The first European settlement in what is now Mount Holly began in 1677, when Walter Reeves acquired land from the Lenape (Delaware) Native Americans living in the area. He constructed a dam on Rancocas Creek to channel water through a raceway to power a grist mill and saw mill. Edward Gaskill and his sons hand dug the mill race on their property between 1720 and 1723. After the mills were established, more settlers were attracted to the area and built houses and commercial buildings on High, Church, White, Mill, and Pine streets, including the Shinn Curtis Log House (1712). By 1800, over 250 dwellings had been built.
Today no mills remain on the raceway, which still flows in its original course from the Rancocas just above the dam. The raceway proved a way for herring to make their way above the dam and was the scene of an annual fish run in the spring which provided fresh herring for slating and eating. The former mill land has been preserved as the Mill Dam Park. It marks the importance of mills to the early settlements.
Revolutionary War era
On December 17, 1776, Colonel Samuel Griffin of the Continental Army crossed the Delaware River with 600 men — mostly untrained men and boys, and with little equipment — and marched to Mount Holly, where he set up a few "3-pounder" artillery pieces on Iron Works Hill. Hessian commanders von Block and Carl von Donop, were told that there were 3,000 American troops at Mount Holly.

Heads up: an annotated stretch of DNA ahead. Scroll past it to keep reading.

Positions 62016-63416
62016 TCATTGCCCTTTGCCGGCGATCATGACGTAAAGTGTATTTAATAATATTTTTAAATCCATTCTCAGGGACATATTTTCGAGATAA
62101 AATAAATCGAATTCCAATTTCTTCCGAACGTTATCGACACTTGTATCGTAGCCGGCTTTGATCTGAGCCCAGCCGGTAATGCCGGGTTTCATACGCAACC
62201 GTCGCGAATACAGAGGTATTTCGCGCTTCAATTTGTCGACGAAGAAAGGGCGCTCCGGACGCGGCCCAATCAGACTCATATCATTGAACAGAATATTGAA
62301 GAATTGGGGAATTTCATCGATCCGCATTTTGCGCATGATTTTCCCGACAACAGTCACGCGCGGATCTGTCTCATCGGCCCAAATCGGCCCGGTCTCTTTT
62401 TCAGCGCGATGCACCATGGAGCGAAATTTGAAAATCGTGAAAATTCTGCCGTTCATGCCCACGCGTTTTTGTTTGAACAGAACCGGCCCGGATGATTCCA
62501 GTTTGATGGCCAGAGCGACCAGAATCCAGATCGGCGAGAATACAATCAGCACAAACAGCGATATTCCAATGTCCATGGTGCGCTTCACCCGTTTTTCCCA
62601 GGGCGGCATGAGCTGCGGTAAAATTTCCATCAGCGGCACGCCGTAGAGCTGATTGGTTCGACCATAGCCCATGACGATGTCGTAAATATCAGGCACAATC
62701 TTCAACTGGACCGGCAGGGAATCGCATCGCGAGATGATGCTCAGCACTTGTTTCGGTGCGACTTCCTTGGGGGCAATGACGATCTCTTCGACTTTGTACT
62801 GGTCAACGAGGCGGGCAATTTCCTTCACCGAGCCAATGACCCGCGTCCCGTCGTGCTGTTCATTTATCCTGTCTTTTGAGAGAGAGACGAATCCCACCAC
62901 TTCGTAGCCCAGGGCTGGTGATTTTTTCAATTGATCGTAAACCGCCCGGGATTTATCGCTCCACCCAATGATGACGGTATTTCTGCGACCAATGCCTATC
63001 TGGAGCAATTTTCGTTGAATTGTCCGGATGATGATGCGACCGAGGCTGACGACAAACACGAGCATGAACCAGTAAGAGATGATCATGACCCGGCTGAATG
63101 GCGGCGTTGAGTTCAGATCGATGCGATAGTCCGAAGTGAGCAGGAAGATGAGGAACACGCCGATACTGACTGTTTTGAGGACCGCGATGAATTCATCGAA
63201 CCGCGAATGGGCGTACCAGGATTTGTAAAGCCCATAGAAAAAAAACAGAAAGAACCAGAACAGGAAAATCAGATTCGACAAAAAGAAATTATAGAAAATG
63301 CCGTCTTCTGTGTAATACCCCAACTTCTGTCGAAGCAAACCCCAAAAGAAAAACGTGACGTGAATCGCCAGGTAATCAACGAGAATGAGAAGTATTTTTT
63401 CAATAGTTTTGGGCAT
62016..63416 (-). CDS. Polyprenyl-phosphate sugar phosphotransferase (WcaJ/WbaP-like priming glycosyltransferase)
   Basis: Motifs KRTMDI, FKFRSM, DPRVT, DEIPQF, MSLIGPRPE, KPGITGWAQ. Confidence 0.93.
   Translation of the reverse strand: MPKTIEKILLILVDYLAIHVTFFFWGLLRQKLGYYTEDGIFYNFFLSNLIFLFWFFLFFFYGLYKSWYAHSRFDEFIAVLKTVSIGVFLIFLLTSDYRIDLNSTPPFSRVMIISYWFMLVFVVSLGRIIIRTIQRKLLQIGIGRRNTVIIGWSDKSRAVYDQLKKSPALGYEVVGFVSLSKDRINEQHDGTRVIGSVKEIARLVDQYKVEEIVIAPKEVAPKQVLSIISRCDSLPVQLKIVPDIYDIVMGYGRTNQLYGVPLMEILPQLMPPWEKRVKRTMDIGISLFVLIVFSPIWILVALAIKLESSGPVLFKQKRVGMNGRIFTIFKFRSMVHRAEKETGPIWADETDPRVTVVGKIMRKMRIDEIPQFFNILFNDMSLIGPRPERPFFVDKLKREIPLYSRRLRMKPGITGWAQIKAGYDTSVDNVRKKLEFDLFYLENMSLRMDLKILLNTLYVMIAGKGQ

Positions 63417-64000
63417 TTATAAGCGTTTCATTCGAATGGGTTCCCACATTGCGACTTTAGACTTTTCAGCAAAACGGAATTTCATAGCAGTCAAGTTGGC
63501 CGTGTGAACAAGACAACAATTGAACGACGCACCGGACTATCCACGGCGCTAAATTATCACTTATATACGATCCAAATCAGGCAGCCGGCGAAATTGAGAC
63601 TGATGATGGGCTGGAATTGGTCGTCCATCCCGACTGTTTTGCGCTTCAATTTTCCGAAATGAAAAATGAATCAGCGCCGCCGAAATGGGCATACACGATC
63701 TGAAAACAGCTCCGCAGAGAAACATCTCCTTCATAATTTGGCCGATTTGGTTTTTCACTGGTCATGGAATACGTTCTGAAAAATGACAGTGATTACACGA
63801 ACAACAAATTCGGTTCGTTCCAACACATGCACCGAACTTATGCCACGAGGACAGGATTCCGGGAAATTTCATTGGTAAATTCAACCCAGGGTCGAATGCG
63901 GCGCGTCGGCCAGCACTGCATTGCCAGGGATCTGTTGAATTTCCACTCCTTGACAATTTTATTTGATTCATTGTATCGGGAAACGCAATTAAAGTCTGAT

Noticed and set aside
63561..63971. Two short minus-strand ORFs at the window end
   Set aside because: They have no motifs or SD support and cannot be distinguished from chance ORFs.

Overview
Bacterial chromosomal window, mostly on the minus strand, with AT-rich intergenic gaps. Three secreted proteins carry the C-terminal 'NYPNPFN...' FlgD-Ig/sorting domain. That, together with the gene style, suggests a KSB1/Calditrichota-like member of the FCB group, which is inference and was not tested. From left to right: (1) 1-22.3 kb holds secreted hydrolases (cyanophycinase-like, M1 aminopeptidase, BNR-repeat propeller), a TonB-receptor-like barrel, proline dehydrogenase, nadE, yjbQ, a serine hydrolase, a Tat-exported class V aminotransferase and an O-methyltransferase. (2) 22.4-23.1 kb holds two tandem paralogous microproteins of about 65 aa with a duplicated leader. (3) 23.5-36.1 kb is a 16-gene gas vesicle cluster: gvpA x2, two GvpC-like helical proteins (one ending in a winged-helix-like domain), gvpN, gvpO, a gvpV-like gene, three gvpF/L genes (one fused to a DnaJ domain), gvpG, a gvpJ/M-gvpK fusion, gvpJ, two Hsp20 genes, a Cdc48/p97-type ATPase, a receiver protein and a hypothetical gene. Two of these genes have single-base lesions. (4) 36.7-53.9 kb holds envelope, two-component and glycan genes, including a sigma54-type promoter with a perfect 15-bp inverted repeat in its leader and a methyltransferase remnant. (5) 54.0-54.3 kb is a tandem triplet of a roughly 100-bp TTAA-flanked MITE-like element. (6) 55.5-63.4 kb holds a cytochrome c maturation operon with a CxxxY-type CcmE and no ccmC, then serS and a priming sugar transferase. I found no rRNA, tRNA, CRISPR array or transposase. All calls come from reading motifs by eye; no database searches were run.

By December 23, 1776, 2,000 Hessians were moved from Bordentown and positioned at The Mount in Mount Holly, where they engaged in a three-day-long artillery exchange, known as the Battle of Iron Works Hill or Battle of Mount Holly, with the Americans on Iron Works Hill. The Americans slipped away that night.
After George Washington crossed the Delaware River on December 25, 1776, the fact that thousands of Hessian troops had been drawn to Mount Holly aided in the Continental Army's success in the Battle of Trenton the next day, a surprising American victory that helped turn the Army's fading morale after the disastrous defeat at the Battle of Fort Washington just weeks before and the ignominious retreat through New Jersey.
The 1793 state legislature approved the relocation of the Burlington County seat from Burlington City to Mount Holly, which was approved by voters in a 1796 referendum. Several important municipal buildings were constructed, including the courthouse in 1796 and the county prison built circa 1819. The Burlington County Prison was designed by Robert Mills, a nationally known architect who designed the Washington Monument. The town has numerous 18th and 19th-century buildings, most of which are included in the Mount Holly Historic District; it is listed in the New Jersey and National Register of Historic Places. Commercial buildings were constructed primarily along High Street.